Sri Lankan Americans’ impact on life in America | Page 2 | Sunday Observer

Sri Lankan Americans’ impact on life in America

29 January, 2023


The earliest Sri Lankans to enter the United States were classified as “other Asians.” Immigration records show that between 1881 and 1890, 1,910 “other Asians” were admitted to the United States. It is unlikely that many of these were from Sri Lanka. In 1975, immigration records classified Sri Lankans as a separate category for the first time. That year, 432 Sri Lankans immigrated to the United States.

The numbers increased since the outbreak of the separatist struggle in Sri Lanka, with an average of 400 Sri Lankans immigrating to the United States each year and doubled as Sri Lankans began entering as winners of the DV-99 diversity (Green Card) lottery. Sri Lankan Americans are highly educated and affluent, having completed some college, and many have advanced degrees (with a median income of $84,000).

That being the case, Sri Lankan Americans have been able to make a significant contribution to the American society despite being a small community from a country with a very small population. However, as the number of Sri Lankan Americans who have made a difference is too numerous to list by name, only a sampling of people is mentioned in this article.

Perhaps, more than in any other field, Sri Lankan Americans had an impact in the field of education. Beginning in the ‘70s, when there was enormous growth in the American preschool system aided by federal and state funding and support, waves of Montessori teachers began arriving from Sri Lanka to work in existing preschools at first and eventually to establish schools of their own.

Service in public and private enterprises

Their students are today serving at all levels of public and private enterprises in America. At the higher end of the scale, the number of Sri Lankan American academics who have made a substantial contribution to the American society is also proportionately very high.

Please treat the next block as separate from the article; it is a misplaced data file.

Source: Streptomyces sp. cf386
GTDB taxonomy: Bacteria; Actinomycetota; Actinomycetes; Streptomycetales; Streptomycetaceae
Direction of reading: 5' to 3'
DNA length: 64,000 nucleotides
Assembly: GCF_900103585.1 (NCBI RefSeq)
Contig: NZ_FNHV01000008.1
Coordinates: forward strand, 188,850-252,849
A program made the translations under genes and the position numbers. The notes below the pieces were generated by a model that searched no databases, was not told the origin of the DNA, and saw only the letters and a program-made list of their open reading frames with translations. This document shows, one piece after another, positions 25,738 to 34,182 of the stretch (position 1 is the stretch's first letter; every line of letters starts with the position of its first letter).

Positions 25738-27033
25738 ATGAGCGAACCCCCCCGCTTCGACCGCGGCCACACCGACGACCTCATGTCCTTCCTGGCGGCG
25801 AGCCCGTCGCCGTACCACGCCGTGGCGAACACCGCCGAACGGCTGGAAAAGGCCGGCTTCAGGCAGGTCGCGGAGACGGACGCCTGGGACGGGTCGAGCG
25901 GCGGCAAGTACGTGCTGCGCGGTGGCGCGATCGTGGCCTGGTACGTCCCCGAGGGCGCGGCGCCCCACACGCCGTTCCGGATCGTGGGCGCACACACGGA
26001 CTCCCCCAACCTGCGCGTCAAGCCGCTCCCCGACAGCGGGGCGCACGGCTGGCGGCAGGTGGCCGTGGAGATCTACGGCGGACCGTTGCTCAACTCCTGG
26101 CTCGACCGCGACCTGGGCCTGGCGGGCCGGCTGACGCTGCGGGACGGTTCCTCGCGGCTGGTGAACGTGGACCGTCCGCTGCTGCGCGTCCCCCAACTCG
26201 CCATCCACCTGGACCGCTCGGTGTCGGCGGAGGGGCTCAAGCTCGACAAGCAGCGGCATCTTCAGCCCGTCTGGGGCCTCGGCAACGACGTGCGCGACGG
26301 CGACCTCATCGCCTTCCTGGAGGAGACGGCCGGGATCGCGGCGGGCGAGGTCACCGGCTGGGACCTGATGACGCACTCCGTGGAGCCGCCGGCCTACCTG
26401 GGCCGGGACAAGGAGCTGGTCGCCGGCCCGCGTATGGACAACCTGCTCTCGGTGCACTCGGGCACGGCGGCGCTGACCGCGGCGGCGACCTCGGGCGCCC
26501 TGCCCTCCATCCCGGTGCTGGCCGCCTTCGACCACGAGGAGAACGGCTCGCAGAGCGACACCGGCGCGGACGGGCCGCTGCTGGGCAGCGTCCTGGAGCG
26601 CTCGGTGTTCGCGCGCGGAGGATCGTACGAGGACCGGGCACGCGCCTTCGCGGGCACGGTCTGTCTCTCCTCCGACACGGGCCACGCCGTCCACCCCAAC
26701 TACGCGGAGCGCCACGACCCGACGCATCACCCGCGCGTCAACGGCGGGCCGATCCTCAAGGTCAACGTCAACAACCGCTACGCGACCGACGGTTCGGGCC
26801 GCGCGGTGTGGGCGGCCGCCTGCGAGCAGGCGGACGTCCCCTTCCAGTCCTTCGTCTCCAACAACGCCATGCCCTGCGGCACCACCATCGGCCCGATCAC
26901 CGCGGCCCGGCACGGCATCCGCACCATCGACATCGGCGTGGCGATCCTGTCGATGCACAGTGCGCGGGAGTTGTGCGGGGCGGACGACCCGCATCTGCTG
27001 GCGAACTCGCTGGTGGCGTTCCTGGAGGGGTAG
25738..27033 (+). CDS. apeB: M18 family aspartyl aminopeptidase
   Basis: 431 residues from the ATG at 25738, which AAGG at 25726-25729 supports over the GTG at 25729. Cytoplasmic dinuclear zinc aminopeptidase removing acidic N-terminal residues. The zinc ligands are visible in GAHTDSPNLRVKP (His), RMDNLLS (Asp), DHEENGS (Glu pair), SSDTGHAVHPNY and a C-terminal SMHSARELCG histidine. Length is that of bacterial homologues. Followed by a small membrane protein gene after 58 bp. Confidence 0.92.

One of the leading Sri Lankan American academics is Dr. Sivalingam Sivananthan, Director of the Microphysics Laboratory at the University of Illinois at Chicago. Recognised as a “Champion of Change” at the White House, Dr. Sivalingam was also awarded the “Outstanding American by Choice” award by the U.S. Citizenship and Immigration Services in 2013.

Other academics honoured in different fields are Dr. Ananda Guruge, a professor at many universities, including the State University of New York and Cal State Fullerton, and Dean at the University of the West and the author of 53 books; Prof. Asoka Mendis, Professor Emeritus, University of California, San Diego, world-renowned Astrophysicist honoured as a “planetary pioneer” and recognised for his contributions to the development of the theory of “Gravitoelectrodynamics”, the most influential theory in this field.

Other scholars who have contributed to the American space program are Dr. Sarath Gunapala, a Senior scientist at NASA’s Jet Propulsion Laboratory (JPL), inducted into the United States Space Technology Hall of Fame for his pioneering work in inventing and developing instruments for the use of space exploration; Dr. Cyril Ponnamperuma, the principal investigator for analysis of lunar soil brought to earth by Apollo as a member of NASA at Ames Research Center.

Contribution in medical care

Sri Lankan Americans have also made a notable contribution in providing medical care to the populace. They have been at the cutting edge of technology, creating medical devices and techniques to treat patients.

Among them are Dr. Tony Chandraratna, Chief of the Division of Cardiology and Professor of Medicine, University of California, Irvine, who created several devices holding patents for Ultrasound Transducer Device for Continuous Imaging of the Heart and other Body Parts, and a screening Device for Cardiovascular Disorders; Ashini Weeraratne, Professor of Oncology and Chair, Department of Biochemistry, Johns Hopkins University School of Medicine who also serves on the National Cancer Advisory Board of America.